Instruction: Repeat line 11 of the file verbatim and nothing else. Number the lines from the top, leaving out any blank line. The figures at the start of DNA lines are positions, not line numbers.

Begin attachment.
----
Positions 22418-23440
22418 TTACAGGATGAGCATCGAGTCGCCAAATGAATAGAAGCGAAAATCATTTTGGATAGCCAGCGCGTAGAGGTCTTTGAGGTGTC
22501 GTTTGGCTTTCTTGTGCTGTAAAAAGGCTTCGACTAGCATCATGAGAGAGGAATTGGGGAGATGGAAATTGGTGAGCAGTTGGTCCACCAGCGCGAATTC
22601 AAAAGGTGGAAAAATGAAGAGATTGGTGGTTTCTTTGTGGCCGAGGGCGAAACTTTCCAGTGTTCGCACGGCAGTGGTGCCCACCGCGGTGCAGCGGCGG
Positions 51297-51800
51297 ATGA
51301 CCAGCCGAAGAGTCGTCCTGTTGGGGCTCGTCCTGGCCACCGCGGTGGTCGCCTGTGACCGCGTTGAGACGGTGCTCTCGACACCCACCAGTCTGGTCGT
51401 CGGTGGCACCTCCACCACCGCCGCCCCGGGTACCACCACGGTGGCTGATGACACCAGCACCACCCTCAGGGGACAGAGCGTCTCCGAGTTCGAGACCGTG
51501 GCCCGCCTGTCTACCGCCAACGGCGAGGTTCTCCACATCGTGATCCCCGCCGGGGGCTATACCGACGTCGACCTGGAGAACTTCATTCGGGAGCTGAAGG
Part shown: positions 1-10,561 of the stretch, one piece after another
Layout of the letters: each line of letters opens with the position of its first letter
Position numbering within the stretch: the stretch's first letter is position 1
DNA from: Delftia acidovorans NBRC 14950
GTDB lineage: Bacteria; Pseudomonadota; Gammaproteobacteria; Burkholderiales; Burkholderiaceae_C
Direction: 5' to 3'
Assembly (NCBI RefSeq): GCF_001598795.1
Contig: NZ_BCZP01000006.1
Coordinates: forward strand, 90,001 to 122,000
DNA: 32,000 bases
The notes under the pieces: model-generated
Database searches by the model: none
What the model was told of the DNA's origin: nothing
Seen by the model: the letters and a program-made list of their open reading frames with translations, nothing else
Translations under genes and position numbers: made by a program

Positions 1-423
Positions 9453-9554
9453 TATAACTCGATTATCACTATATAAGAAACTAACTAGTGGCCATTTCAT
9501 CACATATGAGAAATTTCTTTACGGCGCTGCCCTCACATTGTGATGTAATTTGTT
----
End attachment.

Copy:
Layout of the letters: each line of letters opens with the position of its first letter